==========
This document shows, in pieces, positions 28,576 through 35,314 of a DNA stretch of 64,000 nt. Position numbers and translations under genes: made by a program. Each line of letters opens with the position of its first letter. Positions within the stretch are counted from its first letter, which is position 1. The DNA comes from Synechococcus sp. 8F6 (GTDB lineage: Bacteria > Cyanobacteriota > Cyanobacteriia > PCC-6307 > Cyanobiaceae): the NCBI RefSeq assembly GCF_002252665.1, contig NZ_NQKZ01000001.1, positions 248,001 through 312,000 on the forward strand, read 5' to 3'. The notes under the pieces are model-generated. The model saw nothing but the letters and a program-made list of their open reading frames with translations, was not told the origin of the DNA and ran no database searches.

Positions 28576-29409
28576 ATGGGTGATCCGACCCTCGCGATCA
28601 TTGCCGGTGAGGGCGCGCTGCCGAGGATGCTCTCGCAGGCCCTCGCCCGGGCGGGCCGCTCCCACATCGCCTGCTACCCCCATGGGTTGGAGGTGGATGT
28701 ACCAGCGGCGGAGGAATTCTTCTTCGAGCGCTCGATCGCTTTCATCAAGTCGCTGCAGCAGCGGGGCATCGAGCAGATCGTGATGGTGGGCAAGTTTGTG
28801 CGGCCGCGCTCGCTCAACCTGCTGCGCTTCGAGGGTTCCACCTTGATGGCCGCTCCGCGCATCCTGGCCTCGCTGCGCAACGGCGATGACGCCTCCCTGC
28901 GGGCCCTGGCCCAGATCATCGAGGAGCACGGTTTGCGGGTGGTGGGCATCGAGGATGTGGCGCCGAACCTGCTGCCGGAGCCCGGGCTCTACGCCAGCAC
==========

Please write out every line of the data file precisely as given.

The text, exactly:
This document shows, in pieces, positions 28,576 through 35,314 of a DNA stretch of 64,000 nt. Position numbers and translations under genes: made by a program. Each line of letters opens with the position of its first letter. Positions within the stretch are counted from its first letter, which is position 1. The DNA comes from Synechococcus sp. 8F6 (GTDB lineage: Bacteria > Cyanobacteriota > Cyanobacteriia > PCC-6307 > Cyanobiaceae): the NCBI RefSeq assembly GCF_002252665.1, contig NZ_NQKZ01000001.1, positions 248,001 through 312,000 on the forward strand, read 5' to 3'. The notes under the pieces are model-generated. The model saw nothing but the letters and a program-made list of their open reading frames with translations, was not told the origin of the DNA and ran no database searches.

Positions 28576-29409
28576 ATGGGTGATCCGACCCTCGCGATCA
28601 TTGCCGGTGAGGGCGCGCTGCCGAGGATGCTCTCGCAGGCCCTCGCCCGGGCGGGCCGCTCCCACATCGCCTGCTACCCCCATGGGTTGGAGGTGGATGT
28701 ACCAGCGGCGGAGGAATTCTTCTTCGAGCGCTCGATCGCTTTCATCAAGTCGCTGCAGCAGCGGGGCATCGAGCAGATCGTGATGGTGGGCAAGTTTGTG
28801 CGGCCGCGCTCGCTCAACCTGCTGCGCTTCGAGGGTTCCACCTTGATGGCCGCTCCGCGCATCCTGGCCTCGCTGCGCAACGGCGATGACGCCTCCCTGC
28901 GGGCCCTGGCCCAGATCATCGAGGAGCACGGTTTGCGGGTGGTGGGCATCGAGGATGTGGCGCCGAACCTGCTGCCGGAGCCCGGGCTCTACGCCAGCAC